j Hollywood — Rudy Vallee may be producer, for Republic's "Hit Parade," scheduled to go before the cameras late in March. The maestro is now making an intensive technical study of film production on the lot.
January 20, 1940
STEFFES SEES TRUST SUIT
Clearance Problems In N. W. Acute
LTnless the clearance problems in the Northwest are settled, the exhibitors are prepared to take their grievances to court, declared W. A. Steffes in New York this week. Steffes, who is the Allied leader in the Northwest said that because of unfair protection, the independents are suffering and that unless their grievances were righted by the sales managers before whom the problem has been placed, they would file an antitrust suit.
Meanwhile the 4,000-seat Minnesota Theatre in Minneapolis closed this week. The house has been unable to obtain any pictures except Republic and Monogram and it was indicated that it would remain closed unless major product could be released to it. The theatre is said to have been a "white elephant" from the time it opened.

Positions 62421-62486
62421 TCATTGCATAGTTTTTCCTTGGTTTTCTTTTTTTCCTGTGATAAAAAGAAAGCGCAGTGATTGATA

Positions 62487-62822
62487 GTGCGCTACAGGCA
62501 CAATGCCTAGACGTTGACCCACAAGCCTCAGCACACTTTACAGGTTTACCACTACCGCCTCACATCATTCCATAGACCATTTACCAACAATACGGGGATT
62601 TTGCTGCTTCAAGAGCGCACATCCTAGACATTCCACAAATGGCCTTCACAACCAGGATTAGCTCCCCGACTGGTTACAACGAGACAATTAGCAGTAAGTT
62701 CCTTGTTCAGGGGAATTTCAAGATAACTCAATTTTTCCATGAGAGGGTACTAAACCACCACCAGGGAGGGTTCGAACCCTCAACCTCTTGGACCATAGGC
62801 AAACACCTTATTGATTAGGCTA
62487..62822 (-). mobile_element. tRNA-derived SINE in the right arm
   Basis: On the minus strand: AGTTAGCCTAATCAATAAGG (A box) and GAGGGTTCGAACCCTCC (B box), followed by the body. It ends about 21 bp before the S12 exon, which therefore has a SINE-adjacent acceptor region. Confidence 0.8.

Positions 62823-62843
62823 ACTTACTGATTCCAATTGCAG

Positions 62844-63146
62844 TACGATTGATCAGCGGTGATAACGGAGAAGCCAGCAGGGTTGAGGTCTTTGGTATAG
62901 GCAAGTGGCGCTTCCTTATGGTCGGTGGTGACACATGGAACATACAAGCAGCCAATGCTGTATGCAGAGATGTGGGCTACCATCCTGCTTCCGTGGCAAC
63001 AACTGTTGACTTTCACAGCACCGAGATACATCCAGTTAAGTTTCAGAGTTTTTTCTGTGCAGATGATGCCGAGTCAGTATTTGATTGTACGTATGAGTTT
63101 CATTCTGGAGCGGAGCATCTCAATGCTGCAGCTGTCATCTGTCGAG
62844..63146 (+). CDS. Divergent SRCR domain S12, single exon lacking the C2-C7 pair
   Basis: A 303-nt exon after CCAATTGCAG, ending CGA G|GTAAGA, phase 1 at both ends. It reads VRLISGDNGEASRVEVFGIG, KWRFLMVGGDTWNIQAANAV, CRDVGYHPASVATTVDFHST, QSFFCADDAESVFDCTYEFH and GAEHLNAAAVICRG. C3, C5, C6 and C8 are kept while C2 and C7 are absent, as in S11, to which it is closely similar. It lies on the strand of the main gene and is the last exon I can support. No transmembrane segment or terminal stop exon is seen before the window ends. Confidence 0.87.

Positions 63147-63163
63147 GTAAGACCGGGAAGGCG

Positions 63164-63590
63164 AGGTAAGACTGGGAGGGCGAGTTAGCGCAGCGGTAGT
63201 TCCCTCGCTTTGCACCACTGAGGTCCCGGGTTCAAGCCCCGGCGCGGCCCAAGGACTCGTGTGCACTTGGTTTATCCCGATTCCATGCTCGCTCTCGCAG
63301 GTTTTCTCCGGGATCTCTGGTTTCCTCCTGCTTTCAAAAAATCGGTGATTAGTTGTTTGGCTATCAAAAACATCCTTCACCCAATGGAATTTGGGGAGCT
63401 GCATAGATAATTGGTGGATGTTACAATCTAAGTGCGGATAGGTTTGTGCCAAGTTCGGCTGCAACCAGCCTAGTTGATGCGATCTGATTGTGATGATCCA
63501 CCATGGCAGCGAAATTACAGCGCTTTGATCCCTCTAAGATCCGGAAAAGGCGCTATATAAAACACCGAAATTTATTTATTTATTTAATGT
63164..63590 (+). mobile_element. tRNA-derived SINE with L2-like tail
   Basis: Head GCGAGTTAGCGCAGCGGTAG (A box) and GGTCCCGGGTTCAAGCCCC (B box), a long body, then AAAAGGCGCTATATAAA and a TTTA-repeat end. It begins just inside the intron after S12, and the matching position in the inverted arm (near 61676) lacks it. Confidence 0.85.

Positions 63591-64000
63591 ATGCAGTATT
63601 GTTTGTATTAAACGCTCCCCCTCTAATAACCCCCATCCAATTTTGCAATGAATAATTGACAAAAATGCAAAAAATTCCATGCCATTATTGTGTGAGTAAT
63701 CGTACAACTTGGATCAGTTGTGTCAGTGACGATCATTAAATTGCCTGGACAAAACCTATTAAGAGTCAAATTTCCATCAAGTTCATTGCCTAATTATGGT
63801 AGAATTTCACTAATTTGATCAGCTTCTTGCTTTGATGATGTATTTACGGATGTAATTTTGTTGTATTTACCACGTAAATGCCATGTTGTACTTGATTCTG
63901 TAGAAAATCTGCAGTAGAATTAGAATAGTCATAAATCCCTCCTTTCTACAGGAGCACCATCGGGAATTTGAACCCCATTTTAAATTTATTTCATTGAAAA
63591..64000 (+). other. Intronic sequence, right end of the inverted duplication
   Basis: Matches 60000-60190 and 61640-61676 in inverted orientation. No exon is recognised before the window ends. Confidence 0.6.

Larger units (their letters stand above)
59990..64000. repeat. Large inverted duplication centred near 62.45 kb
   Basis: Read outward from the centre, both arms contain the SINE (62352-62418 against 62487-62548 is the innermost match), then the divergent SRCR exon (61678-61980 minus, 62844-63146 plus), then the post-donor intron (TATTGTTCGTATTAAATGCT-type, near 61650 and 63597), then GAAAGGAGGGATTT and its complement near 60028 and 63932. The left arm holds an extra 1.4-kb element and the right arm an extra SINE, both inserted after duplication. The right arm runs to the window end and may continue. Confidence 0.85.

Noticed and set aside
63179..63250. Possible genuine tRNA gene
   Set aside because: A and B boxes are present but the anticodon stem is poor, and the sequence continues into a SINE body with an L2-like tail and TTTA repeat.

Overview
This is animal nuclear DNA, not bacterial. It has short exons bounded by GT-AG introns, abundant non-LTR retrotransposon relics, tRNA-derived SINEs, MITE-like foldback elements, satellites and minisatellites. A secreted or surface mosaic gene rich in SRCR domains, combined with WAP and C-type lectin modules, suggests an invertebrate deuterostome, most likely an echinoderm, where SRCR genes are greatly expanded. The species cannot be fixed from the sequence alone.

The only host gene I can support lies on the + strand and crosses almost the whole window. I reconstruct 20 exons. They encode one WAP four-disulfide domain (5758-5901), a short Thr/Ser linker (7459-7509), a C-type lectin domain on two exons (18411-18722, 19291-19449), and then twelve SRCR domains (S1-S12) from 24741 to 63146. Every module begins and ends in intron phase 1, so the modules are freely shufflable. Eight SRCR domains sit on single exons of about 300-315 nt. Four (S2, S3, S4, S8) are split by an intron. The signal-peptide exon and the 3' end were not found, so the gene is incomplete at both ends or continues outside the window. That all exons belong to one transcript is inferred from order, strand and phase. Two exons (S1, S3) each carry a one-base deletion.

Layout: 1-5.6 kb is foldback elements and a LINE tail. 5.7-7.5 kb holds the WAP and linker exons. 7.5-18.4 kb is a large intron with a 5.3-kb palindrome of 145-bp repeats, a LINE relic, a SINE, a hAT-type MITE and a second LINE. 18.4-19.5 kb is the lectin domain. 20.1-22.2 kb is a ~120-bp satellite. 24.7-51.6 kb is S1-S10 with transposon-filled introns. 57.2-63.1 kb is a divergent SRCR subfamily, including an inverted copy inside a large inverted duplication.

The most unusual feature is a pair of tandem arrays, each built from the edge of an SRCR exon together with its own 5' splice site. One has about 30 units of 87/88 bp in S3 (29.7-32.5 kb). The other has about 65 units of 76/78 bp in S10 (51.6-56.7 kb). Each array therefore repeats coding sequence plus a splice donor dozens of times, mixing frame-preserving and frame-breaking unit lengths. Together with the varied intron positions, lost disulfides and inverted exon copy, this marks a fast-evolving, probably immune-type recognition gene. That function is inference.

Goldsmith Here With New British Film
I. Goldsmith, who brought over prints of his production of the A. J. Cronin novel "The Stars Look Down," said that film production in Britain's capital will show a reduction of perhaps 40 per cent this year. He added, however, that the government is lending every assistance to film production by exempting needed technicians from military service and providing more liberal rations of gasoline and other necessities for those engaged in films.
Vol. 31, No. 26
)an. 20, 1940
Title and Trade Mark Reg. U. S. Pat. Off.
Charles E. "Chick" Lewis
Editor and Publisher
TOM KENNEDY Associate Editor
ROBERT WILE Managing Editor
JOS. H. GALLAGHER Film Adv. Mgr. HAROLD RENDALL Equip Adv. Mgr.
WEST COAST OFFICE ANN LEWIS, West Coast Manager Guaranty Bldg., 6331 Hollywood Blvd. Hollywood, Cal. Tel. HOUywood 1390 CHICAGO REPRESENTATIVE MARSHALL REINIG 612 No. Michigan Ave., Chicago, 111. Telephone: Superior 7646
LONDON REPRESENTATIVE JOCK MacGREGOR, 20 Portsea Place Hyde Park, W., London, Eng.
AUSTRALIAN REPRESENTATIVE GORDON V. CURIE. 1 Elliott Street Homebush, Sydney, Australia
Showmen's Trade Review is published weekly by Showmen's Trade Review. Inc. Publication office, .34 North Crystal St., East Stroudsburg, T'a. Editorial and a<Ivertising offices, 1501 Rroadwav. York City. Tel. : Bryant 9-5606. Subscription price in the United States and Car. ada, $2.00 per year. Foreign. $5.00 pei year Single copies, ten ceuts. .Subscriber'; hould remit with order. .Ml contentj copyrighted 1940.